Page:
“The board and I thank you for the hard work you are doing to help our scholars and help each other. The organization is stronger through your dedication to our school district,” Duffie said.

Kevin Messick, project manager at Baldwin & Shell Construction Company, updated the school board on building progress of the $16.5 Bobby Lester Elementary School on Harris Road and the $66 million Jacksonville High School at the old middle school site downtown.

Bobby Lester Elementary School, which will have a FEMA tornado shelter that’s nearing completion, “has really taken a great turn over the past couple of weeks,” Messick said.

“And then the high school, we’re still playing in the dirt,” he said.

Messick said construction on the school buildings should begin by the first of the year and that concrete footings have already been poured for the main building.

In the coming weeks, a groundbreaking ceremony will be held for the high school and ribbon cuttings for the new multi-purpose buildings at Murrell Taylor Elementary and Bayou Meto Elementary.


Chuck Stein, who advises the district on its facilities, and was previously the state Department of Education’s director of partnership funding and transportation, said he submitted to the state an application for partnership funding for a new middle school and a new preschool at Pinewood Elementary.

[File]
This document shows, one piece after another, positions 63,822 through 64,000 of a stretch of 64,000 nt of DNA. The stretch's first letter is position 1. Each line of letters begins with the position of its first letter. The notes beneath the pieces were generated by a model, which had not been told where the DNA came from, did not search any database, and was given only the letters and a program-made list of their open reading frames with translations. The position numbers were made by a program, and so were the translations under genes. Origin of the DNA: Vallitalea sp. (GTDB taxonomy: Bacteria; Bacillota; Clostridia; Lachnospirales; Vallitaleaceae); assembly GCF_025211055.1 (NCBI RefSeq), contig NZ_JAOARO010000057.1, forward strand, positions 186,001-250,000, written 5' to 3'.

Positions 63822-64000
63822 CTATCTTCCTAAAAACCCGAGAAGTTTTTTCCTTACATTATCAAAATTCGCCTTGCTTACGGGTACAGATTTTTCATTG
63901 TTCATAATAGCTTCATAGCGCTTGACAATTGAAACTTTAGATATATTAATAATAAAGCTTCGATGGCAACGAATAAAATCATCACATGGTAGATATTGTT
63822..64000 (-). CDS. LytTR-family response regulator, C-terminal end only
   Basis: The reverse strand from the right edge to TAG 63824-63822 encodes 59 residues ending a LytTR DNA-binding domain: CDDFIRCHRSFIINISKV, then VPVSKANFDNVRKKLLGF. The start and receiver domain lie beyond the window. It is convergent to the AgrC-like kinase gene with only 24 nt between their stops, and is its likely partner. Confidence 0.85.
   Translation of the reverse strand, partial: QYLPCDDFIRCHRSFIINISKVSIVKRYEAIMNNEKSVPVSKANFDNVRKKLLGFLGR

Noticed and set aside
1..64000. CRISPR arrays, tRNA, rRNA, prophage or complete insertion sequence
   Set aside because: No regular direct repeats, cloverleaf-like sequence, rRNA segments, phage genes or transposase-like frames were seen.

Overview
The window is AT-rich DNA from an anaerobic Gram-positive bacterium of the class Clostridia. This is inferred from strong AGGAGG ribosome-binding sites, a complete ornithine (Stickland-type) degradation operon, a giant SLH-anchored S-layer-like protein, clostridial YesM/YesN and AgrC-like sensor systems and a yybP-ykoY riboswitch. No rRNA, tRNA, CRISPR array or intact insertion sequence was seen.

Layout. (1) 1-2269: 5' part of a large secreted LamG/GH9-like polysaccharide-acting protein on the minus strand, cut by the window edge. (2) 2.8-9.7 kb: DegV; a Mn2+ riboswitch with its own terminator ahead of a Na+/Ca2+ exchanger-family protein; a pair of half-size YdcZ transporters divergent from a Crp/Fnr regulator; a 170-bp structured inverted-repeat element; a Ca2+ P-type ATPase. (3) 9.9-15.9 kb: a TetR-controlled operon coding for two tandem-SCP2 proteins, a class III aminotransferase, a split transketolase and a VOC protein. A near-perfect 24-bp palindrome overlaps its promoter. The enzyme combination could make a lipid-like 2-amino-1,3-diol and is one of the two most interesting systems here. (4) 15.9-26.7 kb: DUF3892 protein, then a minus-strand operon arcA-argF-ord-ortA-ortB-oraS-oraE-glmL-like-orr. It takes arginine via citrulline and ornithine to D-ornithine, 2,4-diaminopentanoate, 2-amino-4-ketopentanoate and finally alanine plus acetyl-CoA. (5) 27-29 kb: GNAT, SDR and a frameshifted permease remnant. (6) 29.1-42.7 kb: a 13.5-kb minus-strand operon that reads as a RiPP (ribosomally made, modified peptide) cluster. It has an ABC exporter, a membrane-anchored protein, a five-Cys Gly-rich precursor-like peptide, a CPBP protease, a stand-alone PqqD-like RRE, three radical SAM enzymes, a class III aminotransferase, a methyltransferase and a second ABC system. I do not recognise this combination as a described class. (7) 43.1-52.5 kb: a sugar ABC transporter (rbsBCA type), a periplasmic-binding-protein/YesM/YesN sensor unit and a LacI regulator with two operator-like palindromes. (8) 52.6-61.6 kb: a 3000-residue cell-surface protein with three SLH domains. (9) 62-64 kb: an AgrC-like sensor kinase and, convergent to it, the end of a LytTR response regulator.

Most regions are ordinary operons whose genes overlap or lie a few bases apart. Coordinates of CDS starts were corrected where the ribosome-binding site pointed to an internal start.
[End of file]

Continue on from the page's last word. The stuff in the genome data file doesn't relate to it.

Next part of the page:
Stein said a state inspector has visited Pinewood and the current middle school at the old North Pulaski High School.

He said he will be informed about the status of those funding requests next week.

The district, on Stein’s recommendation, is pursuing state funding to build a new middle school and elementary school at the current high school site off Linda Lane. It is cheaper to build new campuses rather than renovate the old ones under the state’s construction financing system.

Multi-purpose facilities about 90 percent complete, and air conditioning is likely to be added to the projects, he said.


Gregory Hodges, assistant superintendent for elementary curriculum and support services, presented annual report to the board.

He reviewed test scores, the graduation rate and facilities needs.